“Holy. shit.”  They stared at Jim Kennedy, 52 year old CFO of Cressex Industries Lmt, dancing a swift samba around the rectangular dance floor, weaving in and out of other couples as though perfectly choreographed with a #9 sticker on his back on national broadcast television. It might have been awkward or uncomfortable to see your boss shimmy and shake on national TV, but everyone was at this point, too deeply stunned and spellbound by the idea to consider any other reaction other than dumbfounded awe.  Amy turned her computer volume to the max and stepped to the side, letting others gather closer to the screen. An announcer’s voice began to speak over the music in a bottled, tinny voice:

“and here, our judge Analise Martin-” Jaime screeched in excited recognition, “top female salsa champion and 3-time winner of Dancing with the Stars, stepping in to choose those who will move onto the next level – oh that’s well, there’s #2 out, too bad, she had promise, but that slip of the foot… ah yes, #4, excellent form, and oh, look at that lift-!” Gasps of amazement broke the silence, “- and yes!  Confirmed #9, very good!”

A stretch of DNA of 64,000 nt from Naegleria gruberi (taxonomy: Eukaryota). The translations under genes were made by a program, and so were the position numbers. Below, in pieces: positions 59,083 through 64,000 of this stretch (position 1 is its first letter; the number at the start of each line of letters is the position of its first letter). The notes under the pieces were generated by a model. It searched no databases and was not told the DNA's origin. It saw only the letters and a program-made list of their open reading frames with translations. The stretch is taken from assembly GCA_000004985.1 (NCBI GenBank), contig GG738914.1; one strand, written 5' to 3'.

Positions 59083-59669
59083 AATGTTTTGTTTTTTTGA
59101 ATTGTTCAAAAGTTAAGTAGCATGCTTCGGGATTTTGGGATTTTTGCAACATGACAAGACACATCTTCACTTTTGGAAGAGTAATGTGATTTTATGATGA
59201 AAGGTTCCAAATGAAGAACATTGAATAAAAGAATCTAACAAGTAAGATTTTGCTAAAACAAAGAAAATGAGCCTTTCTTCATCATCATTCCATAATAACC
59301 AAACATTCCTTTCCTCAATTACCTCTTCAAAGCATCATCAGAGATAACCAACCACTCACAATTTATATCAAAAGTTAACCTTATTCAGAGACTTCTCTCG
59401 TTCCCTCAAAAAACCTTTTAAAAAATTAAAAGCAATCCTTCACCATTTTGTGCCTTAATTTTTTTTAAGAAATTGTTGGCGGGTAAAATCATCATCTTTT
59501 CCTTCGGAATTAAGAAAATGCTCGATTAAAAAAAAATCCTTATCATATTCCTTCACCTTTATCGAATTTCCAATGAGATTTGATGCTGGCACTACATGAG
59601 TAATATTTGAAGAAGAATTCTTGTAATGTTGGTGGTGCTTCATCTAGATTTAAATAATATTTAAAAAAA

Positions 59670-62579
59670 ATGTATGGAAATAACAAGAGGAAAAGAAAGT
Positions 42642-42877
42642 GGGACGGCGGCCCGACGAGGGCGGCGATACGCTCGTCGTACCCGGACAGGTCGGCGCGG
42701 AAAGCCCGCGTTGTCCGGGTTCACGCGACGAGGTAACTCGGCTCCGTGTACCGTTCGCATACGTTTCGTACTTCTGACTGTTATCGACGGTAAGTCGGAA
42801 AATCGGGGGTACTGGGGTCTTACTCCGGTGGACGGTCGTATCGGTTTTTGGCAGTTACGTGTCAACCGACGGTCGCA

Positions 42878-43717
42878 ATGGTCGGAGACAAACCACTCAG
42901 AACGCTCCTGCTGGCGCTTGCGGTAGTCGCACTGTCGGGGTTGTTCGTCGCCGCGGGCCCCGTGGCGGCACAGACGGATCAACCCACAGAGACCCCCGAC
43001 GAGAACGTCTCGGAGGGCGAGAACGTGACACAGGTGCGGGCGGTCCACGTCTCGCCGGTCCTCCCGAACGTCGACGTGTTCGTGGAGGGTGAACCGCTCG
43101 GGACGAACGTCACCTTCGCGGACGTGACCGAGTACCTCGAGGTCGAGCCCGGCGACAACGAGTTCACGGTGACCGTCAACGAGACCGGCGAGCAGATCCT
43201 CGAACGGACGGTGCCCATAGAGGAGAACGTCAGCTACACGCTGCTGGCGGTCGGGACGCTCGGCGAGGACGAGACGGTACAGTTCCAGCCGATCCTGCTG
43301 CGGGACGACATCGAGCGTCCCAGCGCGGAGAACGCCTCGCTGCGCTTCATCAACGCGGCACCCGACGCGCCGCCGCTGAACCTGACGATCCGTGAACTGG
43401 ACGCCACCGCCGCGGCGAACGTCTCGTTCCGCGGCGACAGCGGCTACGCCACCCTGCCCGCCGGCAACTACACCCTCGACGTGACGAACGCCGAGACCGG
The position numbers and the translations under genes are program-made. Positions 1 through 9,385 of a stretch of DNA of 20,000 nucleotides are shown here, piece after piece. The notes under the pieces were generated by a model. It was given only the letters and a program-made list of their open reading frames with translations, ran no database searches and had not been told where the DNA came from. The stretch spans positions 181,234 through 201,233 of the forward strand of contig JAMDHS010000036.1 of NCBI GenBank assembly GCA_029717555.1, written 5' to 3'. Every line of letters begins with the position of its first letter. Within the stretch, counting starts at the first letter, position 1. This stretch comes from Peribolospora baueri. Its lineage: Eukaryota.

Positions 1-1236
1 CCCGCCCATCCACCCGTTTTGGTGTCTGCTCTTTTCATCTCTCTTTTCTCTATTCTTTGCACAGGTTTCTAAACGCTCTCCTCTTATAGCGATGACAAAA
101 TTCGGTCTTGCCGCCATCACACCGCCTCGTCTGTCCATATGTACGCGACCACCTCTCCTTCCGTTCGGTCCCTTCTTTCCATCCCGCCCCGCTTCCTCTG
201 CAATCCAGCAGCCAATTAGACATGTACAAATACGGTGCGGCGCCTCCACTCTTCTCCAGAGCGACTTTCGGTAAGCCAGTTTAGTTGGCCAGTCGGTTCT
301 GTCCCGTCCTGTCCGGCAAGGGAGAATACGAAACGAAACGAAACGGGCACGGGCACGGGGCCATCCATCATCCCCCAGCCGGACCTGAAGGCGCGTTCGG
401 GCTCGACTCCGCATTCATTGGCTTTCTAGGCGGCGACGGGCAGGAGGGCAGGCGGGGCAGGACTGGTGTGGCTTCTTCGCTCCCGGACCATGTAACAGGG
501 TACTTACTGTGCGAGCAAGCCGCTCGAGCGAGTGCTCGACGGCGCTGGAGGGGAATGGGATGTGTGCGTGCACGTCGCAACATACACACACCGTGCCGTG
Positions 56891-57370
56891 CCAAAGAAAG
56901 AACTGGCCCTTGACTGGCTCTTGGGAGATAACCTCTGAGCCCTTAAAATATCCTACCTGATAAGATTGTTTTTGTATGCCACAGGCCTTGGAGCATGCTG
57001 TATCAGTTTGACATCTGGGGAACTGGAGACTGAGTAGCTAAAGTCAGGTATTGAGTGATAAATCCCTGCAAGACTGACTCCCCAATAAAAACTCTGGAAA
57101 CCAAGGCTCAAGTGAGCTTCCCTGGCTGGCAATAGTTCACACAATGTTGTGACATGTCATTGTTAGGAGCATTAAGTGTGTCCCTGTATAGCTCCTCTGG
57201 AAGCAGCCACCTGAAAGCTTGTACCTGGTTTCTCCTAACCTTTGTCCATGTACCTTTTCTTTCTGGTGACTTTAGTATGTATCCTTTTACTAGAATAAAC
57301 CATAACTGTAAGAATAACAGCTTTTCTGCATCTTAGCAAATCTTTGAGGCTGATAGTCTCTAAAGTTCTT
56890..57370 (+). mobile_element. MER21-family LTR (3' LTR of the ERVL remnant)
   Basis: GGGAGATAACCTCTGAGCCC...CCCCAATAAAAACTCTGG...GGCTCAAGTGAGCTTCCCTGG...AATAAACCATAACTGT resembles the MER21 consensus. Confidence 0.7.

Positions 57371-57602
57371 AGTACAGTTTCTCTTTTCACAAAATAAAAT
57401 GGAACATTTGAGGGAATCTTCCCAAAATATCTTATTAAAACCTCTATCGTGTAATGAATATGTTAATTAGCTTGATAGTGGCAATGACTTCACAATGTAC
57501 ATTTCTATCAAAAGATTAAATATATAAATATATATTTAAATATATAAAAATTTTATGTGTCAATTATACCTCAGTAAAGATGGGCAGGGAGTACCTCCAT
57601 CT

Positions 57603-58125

“This is unbelievable,” Alex murmured, an opinion obviously shared by the rest of the shocked IT department crowded in behind him.

“Why didn’t he say anything?” Jenny asked, not taking her eyes from the screen where Jim was sweeping his partner across the floor in some fancy in-sync footwork.

“Would you have?” Amy asked, beckoning Paula over from where she’d walked in and stopped short at the crowd around the desktop.

“Wait- ” Chris, head web developer, reached over and slapped the space bar, pausing the video, and held up his hands to forestall the disappointed groans and complaints.

“Hey, if we’re gonna watch this, we’re gonna do it right.” He grinned at a couple confused glances, took two steps to the right, and flipped on the projector screen.